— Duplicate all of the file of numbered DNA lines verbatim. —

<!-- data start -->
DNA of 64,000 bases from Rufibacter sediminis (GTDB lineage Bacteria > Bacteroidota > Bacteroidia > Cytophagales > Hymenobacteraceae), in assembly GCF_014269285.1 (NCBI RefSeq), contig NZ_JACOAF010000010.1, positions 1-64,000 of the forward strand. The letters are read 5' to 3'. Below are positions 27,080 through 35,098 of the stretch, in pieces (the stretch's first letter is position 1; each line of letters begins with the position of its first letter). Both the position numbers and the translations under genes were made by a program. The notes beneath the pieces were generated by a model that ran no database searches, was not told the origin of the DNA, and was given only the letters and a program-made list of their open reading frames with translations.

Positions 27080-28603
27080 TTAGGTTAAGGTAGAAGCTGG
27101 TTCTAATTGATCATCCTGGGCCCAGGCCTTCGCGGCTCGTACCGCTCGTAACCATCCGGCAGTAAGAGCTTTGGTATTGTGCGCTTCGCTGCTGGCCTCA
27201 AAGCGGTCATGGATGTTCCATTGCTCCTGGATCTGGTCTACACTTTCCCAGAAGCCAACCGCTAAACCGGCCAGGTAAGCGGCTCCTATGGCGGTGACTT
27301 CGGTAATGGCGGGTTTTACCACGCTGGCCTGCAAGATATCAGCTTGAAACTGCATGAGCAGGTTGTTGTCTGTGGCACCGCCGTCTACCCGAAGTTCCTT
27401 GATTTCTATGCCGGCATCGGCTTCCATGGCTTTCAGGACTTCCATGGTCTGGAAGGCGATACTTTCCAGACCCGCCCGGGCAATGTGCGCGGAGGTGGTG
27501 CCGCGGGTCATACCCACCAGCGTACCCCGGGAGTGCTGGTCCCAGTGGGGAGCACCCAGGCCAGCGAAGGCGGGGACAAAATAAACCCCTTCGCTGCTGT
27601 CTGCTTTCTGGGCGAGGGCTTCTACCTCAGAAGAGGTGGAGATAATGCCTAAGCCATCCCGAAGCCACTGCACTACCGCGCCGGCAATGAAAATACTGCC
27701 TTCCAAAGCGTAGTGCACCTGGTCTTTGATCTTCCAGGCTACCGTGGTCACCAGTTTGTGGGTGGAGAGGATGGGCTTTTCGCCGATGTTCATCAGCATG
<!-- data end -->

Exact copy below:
DNA of 64,000 bases from Rufibacter sediminis (GTDB lineage Bacteria > Bacteroidota > Bacteroidia > Cytophagales > Hymenobacteraceae), in assembly GCF_014269285.1 (NCBI RefSeq), contig NZ_JACOAF010000010.1, positions 1-64,000 of the forward strand. The letters are read 5' to 3'. Below are positions 27,080 through 35,098 of the stretch, in pieces (the stretch's first letter is position 1; each line of letters begins with the position of its first letter). Both the position numbers and the translations under genes were made by a program. The notes beneath the pieces were generated by a model that ran no database searches, was not told the origin of the DNA, and was given only the letters and a program-made list of their open reading frames with translations.

Positions 27080-28603
27080 TTAGGTTAAGGTAGAAGCTGG
27101 TTCTAATTGATCATCCTGGGCCCAGGCCTTCGCGGCTCGTACCGCTCGTAACCATCCGGCAGTAAGAGCTTTGGTATTGTGCGCTTCGCTGCTGGCCTCA
27201 AAGCGGTCATGGATGTTCCATTGCTCCTGGATCTGGTCTACACTTTCCCAGAAGCCAACCGCTAAACCGGCCAGGTAAGCGGCTCCTATGGCGGTGACTT
27301 CGGTAATGGCGGGTTTTACCACGCTGGCCTGCAAGATATCAGCTTGAAACTGCATGAGCAGGTTGTTGTCTGTGGCACCGCCGTCTACCCGAAGTTCCTT
27401 GATTTCTATGCCGGCATCGGCTTCCATGGCTTTCAGGACTTCCATGGTCTGGAAGGCGATACTTTCCAGACCCGCCCGGGCAATGTGCGCGGAGGTGGTG
27501 CCGCGGGTCATACCCACCAGCGTACCCCGGGAGTGCTGGTCCCAGTGGGGAGCACCCAGGCCAGCGAAGGCGGGGACAAAATAAACCCCTTCGCTGCTGT
27601 CTGCTTTCTGGGCGAGGGCTTCTACCTCAGAAGAGGTGGAGATAATGCCTAAGCCATCCCGAAGCCACTGCACTACCGCGCCGGCAATGAAAATACTGCC
27701 TTCCAAAGCGTAGTGCACCTGGTCTTTGATCTTCCAGGCTACCGTGGTCACCAGTTTGTGGGTGGAGAGGATGGGCTTTTCGCCGATGTTCATCAGCATG